2018 MURCA Runner of the Year
The MURCA Runner of the Year Award is given to a MURCAn for noteworthy accomplishments in the sport of ultrarunning, and contributions to causes greater than themselves such as post-traumatic stress disorder (PTSD), veteran’s suicide, and other support for U.S. Military veterans. This year’s MURCA Runner of the Year embodies the best qualities of being a Marine, a MURCAn, an ultrarunner, and personifies the essence of MURCA’s mission and ethos.
The recipient of the 2018 MURCA Runner of the Year Award is Diane Durden, for…
Noteworthy accomplishments in ultrarunning and service as an inspiration to all MURCAns. Diane has finished one 200 mile race, eight 100 mile races, and altogether over 30 ultramarathons and 94 marathons. Diane has overcome significant challenges in life and has set the positive example that personifies the MURCA mission and ethos. In addition to achieving a high level of personal success in our sport, Diane has used her passion to raise money for the Bob Hope USO. As a direct result of her efforts, she raised $2,700 for the charity. Diane is a consistent source of inspiration for MURCAns and for those who are close to her. This year’s MURCA Runner of the Year holds the highest qualities of being a Marine, an ultrarunner, and embodies the essence of what MURCA stands for.
Thanks for the inspiration Diane. Semper Fi!
2017 MURCA Runner of the Year
The MURCA Runner of the Year Award is given to a MURCA member for noteworthy accomplishments in the sport of ultrarunning, and contributions to causes greater than themselves such as post-traumatic stress disorder (PTSD), veteran’s suicide, and other support for U.S. Military veterans. This year’s MURCA Runner of the Year embodies the best qualities of being a Marine, an ultrarunner, and the essence of what MURCA stands for.
The recipient of the 2017 MURCA Runner of the Year Award is Butch Britton.
Butch joined the U.S. Marine Corps in 1973 as a tactical air operations control specialist. He made the All-Marine Wrestling Team and then got out as a sergeant in 1977. After the Corps, he spent 35 years in the Mortgage Banking industry and retired from U.S. Bank in 2017. Butch started running in July of 2011 after being inspired by a co-worker 10 years his senior who had recently completed an Ironman Triathlon. Butch was 56 years old at the time. After returning home and noting the large indentation on his couch where he sat daily, he decided to make some changes. The next day he ran a mile and barely completed it. Butch was in decent shape, with considerable experience in competitive softball until age 43 and as a varsity baseball coach for 11 years, but didn’t have much experience running. Butch had been bitten by the running bug, and five months later he ran a half marathon, then a trail marathon five months after that, and then ran his first ultra within 13 months of discovering running. He has since completed 56 ultra marathons including a 100 miler, three 100k’s, seven 50 milers, and the rest 50k’s. His favorite running accomplishment was completing the Umstead 100 and receiving the coveted award buckle. Butch does well in his age group and has won several age group awards after reaching the age of 60.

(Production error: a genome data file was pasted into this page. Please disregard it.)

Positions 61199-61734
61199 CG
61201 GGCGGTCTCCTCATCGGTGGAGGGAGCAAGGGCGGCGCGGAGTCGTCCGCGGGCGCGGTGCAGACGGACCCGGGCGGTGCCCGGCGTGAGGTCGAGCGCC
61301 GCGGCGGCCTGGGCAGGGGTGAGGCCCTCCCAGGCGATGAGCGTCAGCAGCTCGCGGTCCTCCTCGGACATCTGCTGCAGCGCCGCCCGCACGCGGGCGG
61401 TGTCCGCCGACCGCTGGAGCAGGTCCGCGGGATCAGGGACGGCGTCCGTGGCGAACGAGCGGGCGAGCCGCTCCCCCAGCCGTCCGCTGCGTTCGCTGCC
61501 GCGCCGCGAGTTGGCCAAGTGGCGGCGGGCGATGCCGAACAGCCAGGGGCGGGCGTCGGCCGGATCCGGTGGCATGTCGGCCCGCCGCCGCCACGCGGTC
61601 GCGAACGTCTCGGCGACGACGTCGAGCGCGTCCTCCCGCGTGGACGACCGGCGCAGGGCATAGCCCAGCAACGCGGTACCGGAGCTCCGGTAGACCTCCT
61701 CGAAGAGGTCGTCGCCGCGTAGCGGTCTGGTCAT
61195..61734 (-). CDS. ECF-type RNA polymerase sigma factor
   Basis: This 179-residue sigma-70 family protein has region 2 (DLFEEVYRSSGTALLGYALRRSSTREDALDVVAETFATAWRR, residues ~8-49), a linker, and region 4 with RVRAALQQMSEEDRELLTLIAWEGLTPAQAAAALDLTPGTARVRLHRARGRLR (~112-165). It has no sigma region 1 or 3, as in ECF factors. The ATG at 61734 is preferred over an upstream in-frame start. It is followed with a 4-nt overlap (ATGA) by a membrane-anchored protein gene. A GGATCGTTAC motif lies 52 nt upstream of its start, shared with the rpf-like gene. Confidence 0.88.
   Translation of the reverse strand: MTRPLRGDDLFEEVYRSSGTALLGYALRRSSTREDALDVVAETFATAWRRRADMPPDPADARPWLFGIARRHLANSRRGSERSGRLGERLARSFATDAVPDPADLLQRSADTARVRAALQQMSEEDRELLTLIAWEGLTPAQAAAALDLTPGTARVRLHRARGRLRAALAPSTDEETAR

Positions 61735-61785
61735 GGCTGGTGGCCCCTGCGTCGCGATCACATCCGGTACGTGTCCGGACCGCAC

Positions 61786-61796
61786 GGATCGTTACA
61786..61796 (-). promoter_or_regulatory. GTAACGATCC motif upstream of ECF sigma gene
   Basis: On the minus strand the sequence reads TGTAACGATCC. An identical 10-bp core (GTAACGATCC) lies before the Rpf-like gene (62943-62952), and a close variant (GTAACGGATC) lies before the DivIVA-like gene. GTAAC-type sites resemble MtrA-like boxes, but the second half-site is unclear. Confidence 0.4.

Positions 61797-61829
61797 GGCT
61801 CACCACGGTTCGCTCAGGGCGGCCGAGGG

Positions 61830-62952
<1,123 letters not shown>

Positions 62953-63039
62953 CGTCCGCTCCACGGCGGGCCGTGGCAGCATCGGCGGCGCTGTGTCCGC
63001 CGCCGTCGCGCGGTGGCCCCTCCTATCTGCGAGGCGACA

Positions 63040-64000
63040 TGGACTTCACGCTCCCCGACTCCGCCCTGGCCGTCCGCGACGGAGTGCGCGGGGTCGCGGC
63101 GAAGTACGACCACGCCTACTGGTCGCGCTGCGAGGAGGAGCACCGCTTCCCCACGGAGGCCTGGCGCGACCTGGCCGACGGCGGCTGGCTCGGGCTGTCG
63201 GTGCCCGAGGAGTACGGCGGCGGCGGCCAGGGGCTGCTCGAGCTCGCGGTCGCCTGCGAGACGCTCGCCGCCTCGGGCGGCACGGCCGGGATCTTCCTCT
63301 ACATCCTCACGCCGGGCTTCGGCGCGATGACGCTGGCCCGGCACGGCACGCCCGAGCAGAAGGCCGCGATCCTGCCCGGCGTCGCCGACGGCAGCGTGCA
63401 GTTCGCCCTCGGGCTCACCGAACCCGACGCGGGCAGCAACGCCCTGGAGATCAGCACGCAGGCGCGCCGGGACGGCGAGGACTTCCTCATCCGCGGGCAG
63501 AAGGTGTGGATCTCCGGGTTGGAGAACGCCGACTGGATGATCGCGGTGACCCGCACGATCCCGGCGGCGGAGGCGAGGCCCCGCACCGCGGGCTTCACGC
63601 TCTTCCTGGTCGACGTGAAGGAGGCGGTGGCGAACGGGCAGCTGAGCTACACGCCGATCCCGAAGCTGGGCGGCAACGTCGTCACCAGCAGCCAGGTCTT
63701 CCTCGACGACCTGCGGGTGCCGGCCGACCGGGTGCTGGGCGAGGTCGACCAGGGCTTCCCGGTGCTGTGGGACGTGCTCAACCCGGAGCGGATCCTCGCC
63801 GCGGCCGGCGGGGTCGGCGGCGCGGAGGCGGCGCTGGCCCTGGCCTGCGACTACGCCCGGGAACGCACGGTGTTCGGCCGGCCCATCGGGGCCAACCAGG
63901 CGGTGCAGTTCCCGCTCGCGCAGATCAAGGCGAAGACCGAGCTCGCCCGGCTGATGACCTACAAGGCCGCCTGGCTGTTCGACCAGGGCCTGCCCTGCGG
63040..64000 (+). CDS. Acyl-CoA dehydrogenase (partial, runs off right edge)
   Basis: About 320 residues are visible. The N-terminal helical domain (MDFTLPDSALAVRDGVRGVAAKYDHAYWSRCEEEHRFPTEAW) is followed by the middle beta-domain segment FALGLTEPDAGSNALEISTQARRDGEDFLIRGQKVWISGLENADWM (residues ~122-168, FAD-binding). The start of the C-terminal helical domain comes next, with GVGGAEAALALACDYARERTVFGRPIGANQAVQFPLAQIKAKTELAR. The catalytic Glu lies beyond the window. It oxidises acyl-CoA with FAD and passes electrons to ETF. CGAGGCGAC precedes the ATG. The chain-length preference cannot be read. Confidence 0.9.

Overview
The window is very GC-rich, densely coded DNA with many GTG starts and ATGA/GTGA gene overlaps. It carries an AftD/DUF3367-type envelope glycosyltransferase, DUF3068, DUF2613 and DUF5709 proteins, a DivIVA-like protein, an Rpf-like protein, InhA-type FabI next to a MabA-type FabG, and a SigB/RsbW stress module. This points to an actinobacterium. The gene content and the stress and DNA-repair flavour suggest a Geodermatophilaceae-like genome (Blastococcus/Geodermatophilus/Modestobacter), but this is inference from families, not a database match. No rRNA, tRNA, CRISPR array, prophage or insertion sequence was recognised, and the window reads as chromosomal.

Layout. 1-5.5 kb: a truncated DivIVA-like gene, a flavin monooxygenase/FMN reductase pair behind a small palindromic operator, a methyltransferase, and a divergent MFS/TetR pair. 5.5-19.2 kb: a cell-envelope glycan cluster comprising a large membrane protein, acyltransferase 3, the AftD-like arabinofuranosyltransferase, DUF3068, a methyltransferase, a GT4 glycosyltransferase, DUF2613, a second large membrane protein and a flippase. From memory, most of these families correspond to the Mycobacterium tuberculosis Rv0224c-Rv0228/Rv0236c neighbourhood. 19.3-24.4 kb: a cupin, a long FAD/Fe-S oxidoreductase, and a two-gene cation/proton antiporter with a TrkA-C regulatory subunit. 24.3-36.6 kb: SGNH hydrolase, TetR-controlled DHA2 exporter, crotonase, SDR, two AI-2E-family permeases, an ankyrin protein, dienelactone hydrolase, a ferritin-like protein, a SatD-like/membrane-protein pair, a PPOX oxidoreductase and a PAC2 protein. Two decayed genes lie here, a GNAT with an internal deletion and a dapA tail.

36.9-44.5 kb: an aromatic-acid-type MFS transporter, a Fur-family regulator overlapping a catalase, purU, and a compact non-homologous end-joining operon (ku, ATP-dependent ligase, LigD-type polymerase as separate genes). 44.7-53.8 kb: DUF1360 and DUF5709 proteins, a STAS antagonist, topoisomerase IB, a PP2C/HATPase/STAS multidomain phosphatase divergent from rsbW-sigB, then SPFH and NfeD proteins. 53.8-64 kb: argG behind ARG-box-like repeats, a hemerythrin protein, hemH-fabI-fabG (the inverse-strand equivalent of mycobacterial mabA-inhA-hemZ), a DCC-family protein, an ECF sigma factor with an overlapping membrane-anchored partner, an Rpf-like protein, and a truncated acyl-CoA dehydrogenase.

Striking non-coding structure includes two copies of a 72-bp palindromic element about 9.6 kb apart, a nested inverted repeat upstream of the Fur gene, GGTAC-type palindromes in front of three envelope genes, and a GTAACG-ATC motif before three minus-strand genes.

Butch decided to use his passion for running to help a cause greater than himself in 2017. He teamed up with an organization called 22 Too Many, whose mission is to honor warriors that were lost to PTSD and to serve as a living memorial. He dedicates each race he runs to a Marine who lost their life to depression or PTSD. Butch wears a picture of the Marine on the back of his pack as he runs, taking them along in spirit and in remembrance. After the race, he writes a letter to the spouse/parents of the fallen Marine to let them know that Marines “never leave a man behind”, that their loved one still lives within us, and even includes his race finisher’s award. Butch ran for 12 of these fallen warriors in 2017.
As a result of Butch’s selfless devotion to the cause, he helps keep the memory of the fallen alive and allows others to know who the fallen hero was and what they did for the United States. Butch’s efforts also raise conversation among fellow runners, spreading awareness of PTSD and the staggering rate of suicide and PTSD-related deaths. He also provides a great deal of support and comfort to the families of these Marines. When they see a picture of their loved one being honored and/or receive a medal and a note in the mail, it means the world to them. Butch has also helped recruit other runners for 22 Too Many, which allows the organization to grow and accomplish its mission on a larger level.
Not only is Butch helping us accomplish our mission, but he is touching many, many lives in a very positive and meaningful way by being a 22 Too Many runner, and we all appreciate him greatly. -Dayna Harrison of 22 Too Many
Butch Britton is a positive example of the power of the human mind and spirit. Many people find running late in life, and the beauty of our sport is that it transcends the boundaries of age and ability. Butch’s contribution to the sport of ultrarunning and to the families of fallen warriors is significant and noteworthy. Congratulations Butch on an impressive year of running and helping 22 Too Many.